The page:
Tuesday, 17 July 2007

Poverty in the UK

This morning's report from the Joseph Rowntree Foundation will come as no surprise to those of us who have repeatedly raised the issue of poverty and the damaging effects of free market economics on the population of the UK.

However, they are useful in isolating a few key points.

The first few things which leap from the page on reading the report are:

  • how the much-maligned 1970s saw a reduction in both the very poor and very rich
  • how little has changed since the 1980s to redress the damage done by Thatcherism
  • what Will Hutton called the 30-40-30 split is more accurately a 25-50-25 split between the poor, middle and wealthy.

One interesting point is how, since the 1990s, the number of very poor ("core poor") has declined but the number of breadline poor has increased. One persuasive explanation put forward for this is that the numbers of unemployed have fallen as the number of people working for a pittance has increased i.e. people are moved off unemployment benefit onto low-wage jobs.

This confirms what we have learned both anecdotally and statistically about the effects of the minimum wage. The Labour Government of the past few years ought to be congratulated on its introduction (and the lack of recession) but substituting "breadline poverty" for "core poverty" is hardly the great step forward which many of us might have expected from ten years of a Labour Government.

The urgency of the COFUP campaign has never seemed greater.

As a final aside, this report interested me particularly as, by coincidence, I started reading some of Charles Booth's reports on poverty in 19th century London this morning. The improvements to working people's lives made by the welfare state need hardly be remarked on again. What is so shameful is that which has not changed. Immigrant workers in particular are still overworked and underpaid.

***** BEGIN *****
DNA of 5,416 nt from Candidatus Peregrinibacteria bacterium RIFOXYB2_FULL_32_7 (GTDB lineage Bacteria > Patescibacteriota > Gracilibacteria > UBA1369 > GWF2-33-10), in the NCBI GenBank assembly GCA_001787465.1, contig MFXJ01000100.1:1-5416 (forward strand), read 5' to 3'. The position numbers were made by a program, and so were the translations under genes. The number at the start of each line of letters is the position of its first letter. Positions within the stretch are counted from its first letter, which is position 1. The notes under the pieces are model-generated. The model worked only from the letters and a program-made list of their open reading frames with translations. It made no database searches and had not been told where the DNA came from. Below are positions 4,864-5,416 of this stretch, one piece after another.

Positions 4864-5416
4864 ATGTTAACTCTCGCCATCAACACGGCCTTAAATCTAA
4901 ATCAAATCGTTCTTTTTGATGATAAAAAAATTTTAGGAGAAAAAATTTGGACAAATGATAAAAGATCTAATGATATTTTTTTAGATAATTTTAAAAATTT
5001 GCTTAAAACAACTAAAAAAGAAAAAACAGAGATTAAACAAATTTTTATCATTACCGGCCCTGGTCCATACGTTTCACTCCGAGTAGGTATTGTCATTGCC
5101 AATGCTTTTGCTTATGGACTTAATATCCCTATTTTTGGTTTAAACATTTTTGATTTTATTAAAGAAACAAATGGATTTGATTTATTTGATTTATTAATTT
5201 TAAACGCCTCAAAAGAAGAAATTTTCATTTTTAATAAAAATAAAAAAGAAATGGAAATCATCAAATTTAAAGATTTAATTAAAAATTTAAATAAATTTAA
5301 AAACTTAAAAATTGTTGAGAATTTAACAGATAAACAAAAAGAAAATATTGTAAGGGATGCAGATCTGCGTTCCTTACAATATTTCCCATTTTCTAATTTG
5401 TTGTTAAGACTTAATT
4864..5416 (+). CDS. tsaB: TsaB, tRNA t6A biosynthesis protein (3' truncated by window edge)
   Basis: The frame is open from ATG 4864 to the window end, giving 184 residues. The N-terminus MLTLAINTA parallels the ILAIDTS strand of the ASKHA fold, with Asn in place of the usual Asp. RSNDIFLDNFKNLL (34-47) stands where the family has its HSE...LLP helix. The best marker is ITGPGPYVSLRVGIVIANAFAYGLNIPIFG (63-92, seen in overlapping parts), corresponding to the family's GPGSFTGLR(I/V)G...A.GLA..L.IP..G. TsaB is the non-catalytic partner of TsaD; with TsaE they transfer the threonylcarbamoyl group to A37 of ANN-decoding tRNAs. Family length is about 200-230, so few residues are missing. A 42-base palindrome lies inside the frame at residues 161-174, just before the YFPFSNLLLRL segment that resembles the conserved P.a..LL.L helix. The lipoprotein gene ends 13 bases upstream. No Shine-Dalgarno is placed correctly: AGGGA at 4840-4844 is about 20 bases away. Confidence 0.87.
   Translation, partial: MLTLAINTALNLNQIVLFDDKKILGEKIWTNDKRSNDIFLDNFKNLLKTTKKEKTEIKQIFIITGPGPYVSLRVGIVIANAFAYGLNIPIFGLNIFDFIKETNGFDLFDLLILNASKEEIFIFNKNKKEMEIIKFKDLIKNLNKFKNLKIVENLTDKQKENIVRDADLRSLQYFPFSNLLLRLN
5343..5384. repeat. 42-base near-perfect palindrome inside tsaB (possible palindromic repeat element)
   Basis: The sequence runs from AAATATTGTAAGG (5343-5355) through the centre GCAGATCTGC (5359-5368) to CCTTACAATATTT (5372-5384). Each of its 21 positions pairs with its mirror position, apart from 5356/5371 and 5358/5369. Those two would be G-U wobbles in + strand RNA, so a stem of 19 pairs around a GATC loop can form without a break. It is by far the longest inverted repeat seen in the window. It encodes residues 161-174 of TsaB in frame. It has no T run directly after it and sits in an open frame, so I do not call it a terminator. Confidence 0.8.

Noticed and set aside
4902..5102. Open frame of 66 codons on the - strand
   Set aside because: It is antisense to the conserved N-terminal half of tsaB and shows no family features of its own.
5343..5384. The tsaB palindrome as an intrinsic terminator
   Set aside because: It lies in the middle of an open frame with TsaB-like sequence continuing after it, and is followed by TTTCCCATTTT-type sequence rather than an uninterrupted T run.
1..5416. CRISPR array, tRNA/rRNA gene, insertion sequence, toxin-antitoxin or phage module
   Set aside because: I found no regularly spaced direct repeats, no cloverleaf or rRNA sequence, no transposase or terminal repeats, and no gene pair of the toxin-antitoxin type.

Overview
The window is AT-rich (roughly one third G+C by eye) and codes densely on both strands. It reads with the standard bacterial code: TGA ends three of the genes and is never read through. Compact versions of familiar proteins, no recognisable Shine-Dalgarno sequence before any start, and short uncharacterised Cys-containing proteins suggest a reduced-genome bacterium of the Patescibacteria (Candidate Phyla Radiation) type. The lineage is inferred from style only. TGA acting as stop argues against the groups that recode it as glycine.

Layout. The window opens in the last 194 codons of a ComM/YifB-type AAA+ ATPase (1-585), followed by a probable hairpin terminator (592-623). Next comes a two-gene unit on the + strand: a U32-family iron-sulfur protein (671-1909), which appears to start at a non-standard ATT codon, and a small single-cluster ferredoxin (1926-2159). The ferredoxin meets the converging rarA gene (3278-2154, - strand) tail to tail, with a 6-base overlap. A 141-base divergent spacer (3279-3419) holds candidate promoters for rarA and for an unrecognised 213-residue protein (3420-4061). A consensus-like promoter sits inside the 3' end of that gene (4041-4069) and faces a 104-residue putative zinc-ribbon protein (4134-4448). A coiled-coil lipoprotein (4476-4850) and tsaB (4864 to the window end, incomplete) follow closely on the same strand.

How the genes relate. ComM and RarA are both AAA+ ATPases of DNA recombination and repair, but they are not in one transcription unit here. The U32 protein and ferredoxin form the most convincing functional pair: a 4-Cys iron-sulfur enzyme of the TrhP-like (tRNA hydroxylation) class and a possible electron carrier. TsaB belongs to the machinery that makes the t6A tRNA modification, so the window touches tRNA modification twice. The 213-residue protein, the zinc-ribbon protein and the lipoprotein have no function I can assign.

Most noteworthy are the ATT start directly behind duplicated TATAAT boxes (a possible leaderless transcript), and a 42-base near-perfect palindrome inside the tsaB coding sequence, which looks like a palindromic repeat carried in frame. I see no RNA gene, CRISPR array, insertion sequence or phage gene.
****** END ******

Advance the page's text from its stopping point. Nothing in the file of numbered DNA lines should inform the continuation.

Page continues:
Neither Charles Booth nor the Rowntree Foundation (both well intentioned middle-class reformers) offers much in the way of solutions. Those solutions must be presented and fought for by us in the Labour Party and the trade unions.

Any thoughts?

4 comments:

donpaskini said...

It's worth reading the Rowntree work on public attitudes to inequality alongside this piece of research. They are very interesting and show the scale of the challenge (assuming as I hope we would that gaining public support is important in tackling inequality).

A large majority think the gap between very rich and very poor is too large, but don't support redistribution. They don't think people on low incomes are particularly underpaid, but people on high incomes are overpaid. People think taxes are too high, particularly on the low paid. The strongest support for abolishing inheritance tax is found amongst manual workers and those in the lowest social classes.

58% think that inequality persists because it suits the rich and powerful, only 17% think that it is necessary for Britain's prosperity. There is no consensus about what constitutes low and high pay.

So lots of confused and contradictory attitudes, some positive and some negative.

I think that to tackle poverty involves a mix of new universal public services (starting with free childcare, a large council house building programme and free holiday activities for young people as well as more on schools and hospitals), higher benefits for those who can't find work and higher pay and better support for people looking for work or in low paid work.

Lastly, I think it is unfair writing off the Joseph Rowntree Foundation as 'middle-class reformers' - they provide a lot of the research that gives us the evidence for our campaigning for a fairer and more equal society.

Jackson Jeffrey Jackson said...

It was an observation, not a value judgement.

The point being that they are number crunchers and provide us with plenty of information but do not have any solutions nor pretend to.

Am still reading the other report (I thought my original blog was long enough already!) but it would seem to contain the usual contradictions i.e. people will answer yes to both "do you think taxes are too high?" and "would you be willing to pay higher taxes for better public services?"

Harry Barnes said...

Good Grief - you wait over a fortnight for a bus, then three come along all with different dates on them. But sorry, I have to rush off to give birth to a granddaughter!

Curlew said...

I've never followed the idea that the rich are good for the UKs prosperity. Once a certain amount of money is earned by an individual the rest isn't kept in circulation but in some sort of savings or on overseas properties etc. This is why full employment works so well, the less well off will spend their smaller amounts of money and thus keep the wheels of business turning.